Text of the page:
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“There are three sides to the story; your opinion, my opinion, and the truth. And no one is lying.”
- Robert Evans

Conflict is a natural component of life. Without conflict, one cannot have growth. Through conflict we learn and generate new, often better ways of doing things. Relationships grow as we learn to better communicate. As individuals, we grow through adversity and become more effective leaders. And so, the value of conflict must be appreciated and managed effectively to allow for growth opportunities.

In our personal lives, we can be selective with whom we choose to build relationships. However, in our professional lives, we do not have this luxury. Given the range of activities, stressors and personality types that come together, it is no surprise that conflict exists. We must all manage conflict at some time or another and there should be no expectation that all work relationships will be smooth and perfect. After all, we are human beings, not a delicious chocolaty spread like Nutella.

A report on workplace conflict published by CPP Global Inc(i) found American employees on average spent 2.8 hours a week dealing with conflict; or, at an average wage of $17.95 per hour, an estimated $2613.52 per year, per employee. That's a lot of time spent gossiping, protecting turf, retaliating, recruiting people to one side or the other, planning defenses and navigating office drama. More importantly, that's time not spent engaging clients, advancing new ideas, or doing the job they were hired to do.

Despite the uniqueness of individuals and the myriad of factors in complicated human relationships, many experts would have us believe that all conflict can be resolved. Conflict resolution theory ferments a belief that win-win scenarios can be achieved at all times. Yet conflict is far too dynamic to always be resolved cleanly. Forcing such an outcome can often cause more conflict, more stress. However most conflict can be managed and we can all strive to do this more effectively.

Conflict management is the ability to be able to identify and handle conflicts sensibly, fairly, and efficiently. Since we can benefit from conflict, conflict management seeks to minimize the negative impacts of conflict, while promoting positive impacts and does not imply resolution of conflict. The goal of successful conflict management is to improve learning in an organization, and encourage us to challenge the status quo, thus generating new ideas and improved ways of doing things.

Conflict Management Basics

These six rules are the bedrock to help teammates manage conflict collaboratively. Mutually agreeing to these rules is more likely to build trust and respect while achieving as close to a win-win scenario as possible. When all participants follow the following rules, most contentious discussions remain positive and constructive. This prevents the antagonism and dislike that sometimes cause conflicts to spin out of control.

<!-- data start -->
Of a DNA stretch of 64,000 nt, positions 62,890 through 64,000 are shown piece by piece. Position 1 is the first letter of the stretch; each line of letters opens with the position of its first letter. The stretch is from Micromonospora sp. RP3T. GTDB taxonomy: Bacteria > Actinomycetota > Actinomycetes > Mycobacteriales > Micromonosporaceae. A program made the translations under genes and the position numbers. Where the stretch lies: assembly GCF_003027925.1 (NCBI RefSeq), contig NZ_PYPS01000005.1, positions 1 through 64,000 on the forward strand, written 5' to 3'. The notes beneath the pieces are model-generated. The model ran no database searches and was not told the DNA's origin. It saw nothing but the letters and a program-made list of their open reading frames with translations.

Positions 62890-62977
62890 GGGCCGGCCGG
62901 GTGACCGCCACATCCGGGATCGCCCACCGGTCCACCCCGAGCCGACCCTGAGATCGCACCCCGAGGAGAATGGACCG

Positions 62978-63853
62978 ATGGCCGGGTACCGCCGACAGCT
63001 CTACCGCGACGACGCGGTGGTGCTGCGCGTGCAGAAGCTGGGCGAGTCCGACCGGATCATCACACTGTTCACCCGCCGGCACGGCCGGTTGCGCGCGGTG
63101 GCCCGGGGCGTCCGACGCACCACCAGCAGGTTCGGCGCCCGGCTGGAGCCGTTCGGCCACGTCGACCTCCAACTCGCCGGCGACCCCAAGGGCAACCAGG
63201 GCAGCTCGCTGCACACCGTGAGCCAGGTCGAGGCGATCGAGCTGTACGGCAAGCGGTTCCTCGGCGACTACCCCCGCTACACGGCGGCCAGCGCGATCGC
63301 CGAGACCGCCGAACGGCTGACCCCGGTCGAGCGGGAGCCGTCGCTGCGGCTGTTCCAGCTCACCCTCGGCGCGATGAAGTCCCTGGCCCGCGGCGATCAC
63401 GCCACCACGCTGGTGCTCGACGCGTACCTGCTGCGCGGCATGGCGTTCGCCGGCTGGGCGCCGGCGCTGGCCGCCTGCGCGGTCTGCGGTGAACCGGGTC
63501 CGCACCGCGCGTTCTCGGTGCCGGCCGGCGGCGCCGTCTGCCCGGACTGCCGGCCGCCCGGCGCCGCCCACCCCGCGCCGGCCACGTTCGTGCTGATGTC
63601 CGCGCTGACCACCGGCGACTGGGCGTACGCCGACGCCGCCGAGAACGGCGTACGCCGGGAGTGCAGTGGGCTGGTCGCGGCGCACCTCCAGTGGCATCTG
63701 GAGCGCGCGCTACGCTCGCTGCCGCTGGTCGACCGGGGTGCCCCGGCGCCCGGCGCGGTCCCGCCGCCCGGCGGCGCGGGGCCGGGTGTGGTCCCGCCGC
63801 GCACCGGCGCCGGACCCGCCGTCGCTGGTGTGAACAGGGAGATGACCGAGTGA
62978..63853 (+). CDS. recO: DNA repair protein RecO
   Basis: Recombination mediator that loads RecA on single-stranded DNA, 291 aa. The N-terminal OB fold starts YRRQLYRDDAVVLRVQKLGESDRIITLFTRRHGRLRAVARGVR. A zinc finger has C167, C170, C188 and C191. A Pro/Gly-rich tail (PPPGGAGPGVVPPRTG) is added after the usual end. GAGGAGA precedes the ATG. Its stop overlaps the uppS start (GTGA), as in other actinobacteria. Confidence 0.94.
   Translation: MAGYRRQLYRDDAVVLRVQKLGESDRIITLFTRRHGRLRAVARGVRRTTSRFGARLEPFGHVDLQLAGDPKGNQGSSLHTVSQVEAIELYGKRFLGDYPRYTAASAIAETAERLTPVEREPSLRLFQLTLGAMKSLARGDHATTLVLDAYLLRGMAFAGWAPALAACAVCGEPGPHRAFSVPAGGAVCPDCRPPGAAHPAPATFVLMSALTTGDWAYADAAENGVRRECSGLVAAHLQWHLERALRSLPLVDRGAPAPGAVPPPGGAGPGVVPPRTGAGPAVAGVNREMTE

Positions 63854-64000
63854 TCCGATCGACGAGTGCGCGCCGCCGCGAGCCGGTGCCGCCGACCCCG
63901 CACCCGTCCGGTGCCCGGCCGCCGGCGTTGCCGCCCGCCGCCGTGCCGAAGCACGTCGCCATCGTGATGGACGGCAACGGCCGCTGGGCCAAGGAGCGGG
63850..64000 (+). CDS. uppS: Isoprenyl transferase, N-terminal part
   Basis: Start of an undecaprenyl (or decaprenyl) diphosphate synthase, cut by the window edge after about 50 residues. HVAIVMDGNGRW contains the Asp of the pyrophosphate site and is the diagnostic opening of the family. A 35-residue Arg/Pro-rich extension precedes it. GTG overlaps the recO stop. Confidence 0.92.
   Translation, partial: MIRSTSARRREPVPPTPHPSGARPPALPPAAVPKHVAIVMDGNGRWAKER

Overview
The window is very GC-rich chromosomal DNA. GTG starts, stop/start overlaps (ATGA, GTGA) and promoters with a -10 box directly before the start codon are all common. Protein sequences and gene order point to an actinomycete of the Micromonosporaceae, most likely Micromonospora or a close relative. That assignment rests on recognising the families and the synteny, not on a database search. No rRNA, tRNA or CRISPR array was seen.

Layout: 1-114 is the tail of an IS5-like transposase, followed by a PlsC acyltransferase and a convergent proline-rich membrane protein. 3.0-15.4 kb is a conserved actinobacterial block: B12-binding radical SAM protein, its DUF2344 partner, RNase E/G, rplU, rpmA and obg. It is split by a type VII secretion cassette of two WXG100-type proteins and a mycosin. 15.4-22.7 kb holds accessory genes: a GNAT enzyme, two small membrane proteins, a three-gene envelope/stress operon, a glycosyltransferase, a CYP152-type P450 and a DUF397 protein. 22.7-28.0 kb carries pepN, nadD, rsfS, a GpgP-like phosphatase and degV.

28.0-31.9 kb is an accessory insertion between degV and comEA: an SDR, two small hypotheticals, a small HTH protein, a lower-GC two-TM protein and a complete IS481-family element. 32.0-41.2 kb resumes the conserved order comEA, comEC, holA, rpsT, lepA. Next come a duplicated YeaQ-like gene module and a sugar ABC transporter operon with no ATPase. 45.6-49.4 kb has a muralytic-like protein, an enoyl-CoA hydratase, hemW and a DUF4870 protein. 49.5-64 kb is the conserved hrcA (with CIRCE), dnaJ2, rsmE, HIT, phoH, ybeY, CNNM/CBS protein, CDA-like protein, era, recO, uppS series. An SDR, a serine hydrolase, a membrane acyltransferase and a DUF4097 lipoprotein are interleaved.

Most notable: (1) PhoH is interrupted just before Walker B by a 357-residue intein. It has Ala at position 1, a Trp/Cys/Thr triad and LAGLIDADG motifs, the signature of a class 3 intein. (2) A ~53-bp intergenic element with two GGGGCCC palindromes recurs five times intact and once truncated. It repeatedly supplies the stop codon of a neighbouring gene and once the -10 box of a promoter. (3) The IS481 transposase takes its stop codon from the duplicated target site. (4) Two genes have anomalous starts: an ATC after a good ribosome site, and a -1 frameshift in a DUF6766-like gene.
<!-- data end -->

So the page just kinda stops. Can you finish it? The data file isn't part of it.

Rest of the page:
1. Good relationships are the first priority. As much as possible, make sure to treat the other person calmly and maintain mutual respect. Remain courteous and constructive even under pressure.
  2. Keep people and problems separate. We must recognize that in most cases, the other person is not being difficult for the sake of being difficult. Real and valid differences can lie behind conflicting positions. Reacting to someone’s differing view by saying they are being ‘defensive’ can damage working relationships and prevent the discovery of new solutions. By separating the person from the problem, the issue can be debated far more constructively.
  3. Pay attention to individual interests that are being presented. Through active listening, you are more likely to understand why the other person is taking a specific position. Active listening develops respect during a conflict scenario as the other person feels their position is being valued.
  4. Listen first and talk second. To effectively solve a problem you need to understand where the other person is coming from before defending your own position.
  5. Agree to the facts. Mutually establish the objective and the observable elements that will have an impact on decision-making.
  6. Explore options together. Be open to the idea that a third option may exist and that you can arrive at this solution together.

Interest Based Relational Approach

Step One: Set the Scene
Begin by ensuring everyone understands the conflict may be a mutual problem with potential positive outcomes and that it may be best resolved through discussion and negotiation rather than raw aggression. Emphasize that you are only presenting your perception of the problem and use active listening skills to ensure you are hearing and understanding the other person’s perception. Remember, these are individual perspectives, not facts. By restating the other person’s words through paraphrasing and summarizing, both parties are sure to feel heard, understood and respected.